Posted by Catching up | February 10, 2013, 4:30 pm
  3. Thank you for this post. It gives me the strength to know that the journey I will be traveling over the next few months will be worth all the millions of tears I’ve cried over the years.

    Like

    Posted by joyce lameire | February 10, 2013, 2:23 pm
    • Joyce, not knowing what you are up against, I can only say, you are doing the right thing, Ir will help, but sadly never fully over. It is a step one has to take., Good luck.

      Like

      Posted by Catching up | February 10, 2013, 4:58 pm
  4. Good luck to you Joyce. Glad my daughter’s story was a help. S

    Like

    Posted by Sally Baxter | February 10, 2013, 4:20 pm
    • It made my day to know there are people, like your lovely daughter and the middle-aged man on the bus, who don’t pretend to look the other way.

      It has been a long time coming, but the great change I have seen in recent years is not less harassment and abuse of women, but that a victim is more likely today to be listened to and taken seriously.

      When I was young, I was too ashamed tell anyone because the girl was always seen as being at fault. Somehow she’d “asked for it”. Of course, many people still think like that, but at least more women know they aren’t alone and they don’t have to take it anymore. Your piece reminds us that somewhere there will be a helping hand.

      Like

      Posted by yellowbrickbooks | February 11, 2013, 9:32 am
  5. Not only was one made to feel ashamed and responsible, it was the woman’s job to keep the family business private.

    Like

    Posted by Catching up | February 11, 2013, 11:21 am
    • Right. Keeping Up Appearances for the family. The punishment for failing to do so used to be banishment. I remember girls back in the 60s who disappeared overnight. The whispered assumption was, “They got themselves pregnant”. (Only the Virgin Mary was allowed to do that. All I can conclude is that the Holy Ghost must have been a busy boy.)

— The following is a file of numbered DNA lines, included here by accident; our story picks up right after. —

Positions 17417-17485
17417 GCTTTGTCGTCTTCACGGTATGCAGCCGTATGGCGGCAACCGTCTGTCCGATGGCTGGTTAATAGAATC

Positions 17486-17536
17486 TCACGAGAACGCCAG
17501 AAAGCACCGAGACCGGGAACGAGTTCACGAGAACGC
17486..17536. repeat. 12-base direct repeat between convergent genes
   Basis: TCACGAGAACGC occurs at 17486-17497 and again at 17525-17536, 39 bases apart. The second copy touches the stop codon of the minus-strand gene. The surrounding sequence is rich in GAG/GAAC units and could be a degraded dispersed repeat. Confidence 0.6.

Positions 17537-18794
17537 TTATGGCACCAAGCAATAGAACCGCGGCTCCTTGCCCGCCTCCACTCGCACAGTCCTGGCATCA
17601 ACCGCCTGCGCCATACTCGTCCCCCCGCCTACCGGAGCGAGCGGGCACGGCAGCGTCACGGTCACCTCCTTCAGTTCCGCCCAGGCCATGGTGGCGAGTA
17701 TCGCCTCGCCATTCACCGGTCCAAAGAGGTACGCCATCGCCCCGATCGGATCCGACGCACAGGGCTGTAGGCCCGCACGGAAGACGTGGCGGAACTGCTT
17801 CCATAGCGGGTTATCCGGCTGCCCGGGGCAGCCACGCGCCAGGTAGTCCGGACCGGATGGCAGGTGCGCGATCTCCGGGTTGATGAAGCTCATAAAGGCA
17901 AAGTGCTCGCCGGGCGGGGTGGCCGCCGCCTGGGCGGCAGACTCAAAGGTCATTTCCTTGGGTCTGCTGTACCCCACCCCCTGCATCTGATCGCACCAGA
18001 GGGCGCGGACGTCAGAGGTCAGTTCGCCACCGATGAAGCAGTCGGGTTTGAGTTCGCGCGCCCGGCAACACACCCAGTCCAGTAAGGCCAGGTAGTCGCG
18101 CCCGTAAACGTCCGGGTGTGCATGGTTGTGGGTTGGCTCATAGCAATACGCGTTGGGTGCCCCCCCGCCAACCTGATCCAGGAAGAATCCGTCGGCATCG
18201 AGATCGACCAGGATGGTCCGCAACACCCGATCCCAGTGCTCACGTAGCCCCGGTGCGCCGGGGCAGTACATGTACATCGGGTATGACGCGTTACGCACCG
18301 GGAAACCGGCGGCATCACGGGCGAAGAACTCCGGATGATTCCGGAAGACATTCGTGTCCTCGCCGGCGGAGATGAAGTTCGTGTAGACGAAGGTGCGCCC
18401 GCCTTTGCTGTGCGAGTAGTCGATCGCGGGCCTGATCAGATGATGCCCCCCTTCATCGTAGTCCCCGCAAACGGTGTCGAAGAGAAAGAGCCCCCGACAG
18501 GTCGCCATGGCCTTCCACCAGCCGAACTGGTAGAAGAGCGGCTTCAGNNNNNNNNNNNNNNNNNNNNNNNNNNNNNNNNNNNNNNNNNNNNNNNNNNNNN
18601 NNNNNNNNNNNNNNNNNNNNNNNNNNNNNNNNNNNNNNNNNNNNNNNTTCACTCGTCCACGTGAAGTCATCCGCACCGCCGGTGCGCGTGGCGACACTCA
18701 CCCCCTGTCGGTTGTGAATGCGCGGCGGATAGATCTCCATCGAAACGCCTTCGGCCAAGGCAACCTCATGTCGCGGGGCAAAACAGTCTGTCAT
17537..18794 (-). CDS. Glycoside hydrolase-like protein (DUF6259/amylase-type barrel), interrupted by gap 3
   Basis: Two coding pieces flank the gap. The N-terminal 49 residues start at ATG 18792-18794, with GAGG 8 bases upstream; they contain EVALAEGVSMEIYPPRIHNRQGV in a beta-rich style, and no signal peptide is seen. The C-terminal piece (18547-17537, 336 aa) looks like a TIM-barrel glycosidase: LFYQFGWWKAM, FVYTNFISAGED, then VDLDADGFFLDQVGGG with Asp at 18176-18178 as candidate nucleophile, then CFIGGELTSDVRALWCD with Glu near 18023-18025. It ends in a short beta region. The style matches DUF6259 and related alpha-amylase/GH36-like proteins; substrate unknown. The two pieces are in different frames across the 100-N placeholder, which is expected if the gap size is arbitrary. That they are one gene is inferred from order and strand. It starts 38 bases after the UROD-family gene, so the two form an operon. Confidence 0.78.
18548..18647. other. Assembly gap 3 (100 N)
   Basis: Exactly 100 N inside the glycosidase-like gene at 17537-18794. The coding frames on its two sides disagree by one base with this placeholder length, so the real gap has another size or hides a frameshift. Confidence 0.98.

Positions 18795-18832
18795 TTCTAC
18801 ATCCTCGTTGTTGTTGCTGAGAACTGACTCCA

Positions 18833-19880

Where did those girls go? Back then no one told. But Australia, too, had its own version of the Magdalene Laundries (Has this been investigated in OZ?)

      When I told my daughter about all this tonight (you see what your blog has sparked) she said, “Mum, my generation can’t even imagine that stuff”. And then she added, “Maybe that’s because I grew up in America”.

      I hope young women in Australia can’t imagine that stuff anymore either. Because that’s what I want — no young woman anywhere should ever again be able to imagine being “disappeared” — for any reason. So, on the one hand I’m thinking; Hey, it’s great my 27 year old daughter is saying, “Mum, get over it. That stuff doesn’t happen any more”. On the other, I’m saying to myself, this stuff should not be forgotten.

      Oops. There I go dating myself again.

      Like

      Posted by yellowbrickbooks | February 11, 2013, 5:58 pm
  6. I’m so pleased my daughter has inspired this conversation and thank you both for sharing your thoughts on my humble blog.

    The most inspiring thing about social media’s role in this discussion is the spotlight it has shone on these experiences. It’s also profoundly depressing to realise how universal they are – but there’s the key in removing the shame.

    When we realise it’s happening to all of us, it becomes harder to convince us that it’s something we did/didn’t do or said/didn’t say. And it makes a return to those dark days an impossibility.

    Yes, it’s great that our daughters can’t imagine that stuff, but it should never be forgotten. The battles shift but the war ain’t won – and knowledge is our greatest power.

    Love S

    Like

    Posted by Sally Baxter | February 12, 2013, 6:37 am
  7. Reblogged this on lmrh5.

    Like

    Posted by lmrh5 | February 13, 2013, 10:10 pm